I was recently asked: My shoot will be in December and I am only 5'7" so I want to get involved in commercial/print modeling. What type of outfits would I bring to a shoot for this type of modeling? Also, I am African-American and have hair extensions, Do you think it is okay to take my photos with hair extensions or should I have completely my real hair ? Thanks!
I'm sure you are anxious for your photo shoot in December and I wanted to get back to you with some tips. Before you do the shoot however, I would make sure 100% that the photographer understands what print modeling is. And also I would rip out of magazines examples of print modeling ads and campaigns that can inspire you for the shoot.
Here is more on why your photographer should know what print modeling is.
I would shoot the way your hair is the most often. So how your hair looks most often is what is on your comp card. So shoot in extensions if you plan to always wear them. And if you don't, then plan to keep your hair natural. You want your hair the way it always is because after your shoot and when you create a modeling compcard you will be mailing it to agencies and you want to look like the girl on the comp card. They will most likely want to mee you if they are interested in working together and you will want to look just as you did on the comp card for this meeting and also for modeling castings you want to look how you look on a normal day. Which is also why it's a good idea to always keep the makeup natural, as the real you. NO over photoshopped. Tell photographer you don't want crazy photo shop and NO blowing out photos. This is about natural images...professional but very natural.
Later when you are sent on castings you will be expected to also look like the images on the comp card you created, which is why it's also a good idea to make sure how you do your hair, the length etc is important. I mention in my book Short Stuff: on the job with an x-small model (it's on BN.com and Amazon.com and my website) that once I cut my hair shorter and right afterwards I was booked for a modeling job and my hair was a lot shorter than what the client (job) involved so I had to panic and get extensions put in for it the night before the job and it was not fun and could have been a really bad experience--- so always keep your hair the way it is in your photos. Or else you will have to update your photos often and your agency on how your hair is and it can be a pain in the butt! :) Here are tips for what to wear/clothing selection and how the photos for print modeling should look and what they should involve, they are very basic actually because print modeling photos involve, real life scenarios--and the clothing is pretty simple.
Wear something that is classic and timeless, you don't want the shots to be extremely fashion forward because in print modeling it is not about the clothes usually, it's about the personality of the model and using your personality to market that product within the marketing campaign photos. Stick to solid colors, no ruffles or extreme flair that would distract from capturing your own personality and glow on camera. An example of a few outfit choices would be:
Basic black dress just above knee, keep it classy, a pair of cute heels, not super super super high -you don't want this photo to age or narrow you into --too fashion--too glamour--too sexy. You want it to be about personality and print modeling is really different than fashion modeling so make sure you know the differences too. (see below) Like a Marie Claire or Glamour magazine, the shot scenario could involve you getting ready or heading for the door, or walking outside, coming out of a car, before you go out with the girls...pretty but not WHOA crazy hair and makeup!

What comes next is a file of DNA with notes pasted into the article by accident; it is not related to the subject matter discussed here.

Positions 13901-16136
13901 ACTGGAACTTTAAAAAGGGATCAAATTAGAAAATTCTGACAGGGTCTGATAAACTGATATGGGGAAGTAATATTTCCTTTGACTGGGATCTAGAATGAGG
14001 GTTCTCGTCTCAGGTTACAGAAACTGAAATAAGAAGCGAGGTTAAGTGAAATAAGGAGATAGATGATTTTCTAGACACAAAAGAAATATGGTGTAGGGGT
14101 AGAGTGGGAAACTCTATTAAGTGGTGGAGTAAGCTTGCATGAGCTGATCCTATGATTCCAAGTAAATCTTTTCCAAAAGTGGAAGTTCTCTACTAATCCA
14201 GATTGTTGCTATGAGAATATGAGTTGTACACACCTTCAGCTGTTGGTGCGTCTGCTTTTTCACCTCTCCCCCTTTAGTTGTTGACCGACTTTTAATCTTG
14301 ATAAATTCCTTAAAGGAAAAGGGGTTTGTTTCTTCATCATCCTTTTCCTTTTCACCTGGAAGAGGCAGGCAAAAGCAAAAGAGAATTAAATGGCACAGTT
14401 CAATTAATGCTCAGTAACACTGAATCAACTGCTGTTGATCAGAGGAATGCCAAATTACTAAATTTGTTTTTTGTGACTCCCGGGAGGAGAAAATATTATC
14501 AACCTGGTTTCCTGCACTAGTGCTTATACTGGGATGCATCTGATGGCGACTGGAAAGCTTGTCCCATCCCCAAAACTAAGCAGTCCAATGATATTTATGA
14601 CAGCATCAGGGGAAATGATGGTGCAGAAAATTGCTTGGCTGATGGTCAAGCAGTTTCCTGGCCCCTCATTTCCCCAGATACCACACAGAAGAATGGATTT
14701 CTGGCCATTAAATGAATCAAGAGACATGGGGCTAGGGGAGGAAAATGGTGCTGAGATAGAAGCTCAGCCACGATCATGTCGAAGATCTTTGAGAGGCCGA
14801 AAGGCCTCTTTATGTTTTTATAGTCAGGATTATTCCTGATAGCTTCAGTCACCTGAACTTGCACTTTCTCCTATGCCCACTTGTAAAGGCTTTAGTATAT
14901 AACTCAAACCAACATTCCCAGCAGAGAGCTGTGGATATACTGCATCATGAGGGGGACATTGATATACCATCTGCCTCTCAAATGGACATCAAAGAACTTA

A workout or fitness outfit-the shot scenario involves you right before you go for a run maybe stretching, taking in fresh air, like Self magazine.
A close up beauty shot. Think health and beauty, very clean.
A more casual shot, in jeans and a cute sweater or shirt, scenario: you are talking to your best friend on the phone--smiling sweetly.
A shot where you are modeling with an accessories product, a handbag, earrings, a pen or a beauty product, etc. The focus is you and the product but not forced, the scenario is maybe you are leaning against a wall holding a handbag and lookin into it taking something out of it, it is a close up of the bag and you and also one pulled back, you decide which is better. Or maybe you are putting on your earrings or it is like a beauty shot and close up. Make the shot involve interacting with a product in a natural way.
Always think Ads, ads, ads, because print modeling is about product ads, so for the shot bring a real-life scenario to life and think about how it could show your personality and that you have a look that can work with many products.
No stiff jaw, no pout, no squinting eyes, all upbeat and friendly expressions ( close up shots obviously can have a more relaxed expression).
And NO logos within the shots for your clothing or the products you are holding/using/wearing. You don't want to later attend a casting for Essie nail polish when in your shot you are showing a nailpolish for another nail care brand. Keep it logo free...never show logos in your photos.
You would only show logos or have a logo involved within your comp card or portfolio when you book a job for the brand.
The best way to prepare your outfits is to study ads and editorials in magazines of all types for print modeling/lifestyle product ads. Keep in mind ads for every day items that people use, even tampon ads where the model is laughing or smiling, you will notice the ads are less about the clothing the model is wearing and more about their expression. The clothing is tamed down to something more every day where or not screaming a logo and extra dazzle.
Print modeling is about really you just being you.
I hope this helps for now :)